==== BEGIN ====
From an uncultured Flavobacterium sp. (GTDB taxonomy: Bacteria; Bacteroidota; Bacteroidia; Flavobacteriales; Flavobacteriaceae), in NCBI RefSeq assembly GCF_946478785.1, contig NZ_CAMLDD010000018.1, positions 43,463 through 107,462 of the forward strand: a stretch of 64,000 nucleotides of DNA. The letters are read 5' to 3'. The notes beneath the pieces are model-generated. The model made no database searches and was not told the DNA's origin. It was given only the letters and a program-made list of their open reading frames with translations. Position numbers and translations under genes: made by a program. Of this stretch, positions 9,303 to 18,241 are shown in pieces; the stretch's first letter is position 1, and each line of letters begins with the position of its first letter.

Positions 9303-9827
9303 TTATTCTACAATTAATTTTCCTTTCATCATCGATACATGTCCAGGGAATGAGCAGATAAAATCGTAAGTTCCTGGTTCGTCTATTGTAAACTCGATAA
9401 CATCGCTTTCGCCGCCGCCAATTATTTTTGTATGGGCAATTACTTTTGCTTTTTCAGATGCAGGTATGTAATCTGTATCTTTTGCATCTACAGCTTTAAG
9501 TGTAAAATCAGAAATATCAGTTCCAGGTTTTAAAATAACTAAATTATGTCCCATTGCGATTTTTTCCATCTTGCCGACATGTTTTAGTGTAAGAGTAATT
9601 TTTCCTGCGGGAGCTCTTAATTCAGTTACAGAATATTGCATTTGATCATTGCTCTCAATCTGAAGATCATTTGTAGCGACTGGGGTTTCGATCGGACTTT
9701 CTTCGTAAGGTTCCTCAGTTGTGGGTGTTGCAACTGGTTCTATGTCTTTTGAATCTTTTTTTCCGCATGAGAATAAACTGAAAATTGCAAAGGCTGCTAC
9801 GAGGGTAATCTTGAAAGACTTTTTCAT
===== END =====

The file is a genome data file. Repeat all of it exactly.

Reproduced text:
From an uncultured Flavobacterium sp. (GTDB taxonomy: Bacteria; Bacteroidota; Bacteroidia; Flavobacteriales; Flavobacteriaceae), in NCBI RefSeq assembly GCF_946478785.1, contig NZ_CAMLDD010000018.1, positions 43,463 through 107,462 of the forward strand: a stretch of 64,000 nucleotides of DNA. The letters are read 5' to 3'. The notes beneath the pieces are model-generated. The model made no database searches and was not told the DNA's origin. It was given only the letters and a program-made list of their open reading frames with translations. Position numbers and translations under genes: made by a program. Of this stretch, positions 9,303 to 18,241 are shown in pieces; the stretch's first letter is position 1, and each line of letters begins with the position of its first letter.

Positions 9303-9827
9303 TTATTCTACAATTAATTTTCCTTTCATCATCGATACATGTCCAGGGAATGAGCAGATAAAATCGTAAGTTCCTGGTTCGTCTATTGTAAACTCGATAA
9401 CATCGCTTTCGCCGCCGCCAATTATTTTTGTATGGGCAATTACTTTTGCTTTTTCAGATGCAGGTATGTAATCTGTATCTTTTGCATCTACAGCTTTAAG
9501 TGTAAAATCAGAAATATCAGTTCCAGGTTTTAAAATAACTAAATTATGTCCCATTGCGATTTTTTCCATCTTGCCGACATGTTTTAGTGTAAGAGTAATT
9601 TTTCCTGCGGGAGCTCTTAATTCAGTTACAGAATATTGCATTTGATCATTGCTCTCAATCTGAAGATCATTTGTAGCGACTGGGGTTTCGATCGGACTTT
9701 CTTCGTAAGGTTCCTCAGTTGTGGGTGTTGCAACTGGTTCTATGTCTTTTGAATCTTTTTTTCCGCATGAGAATAAACTGAAAATTGCAAAGGCTGCTAC
9801 GAGGGTAATCTTGAAAGACTTTTTCAT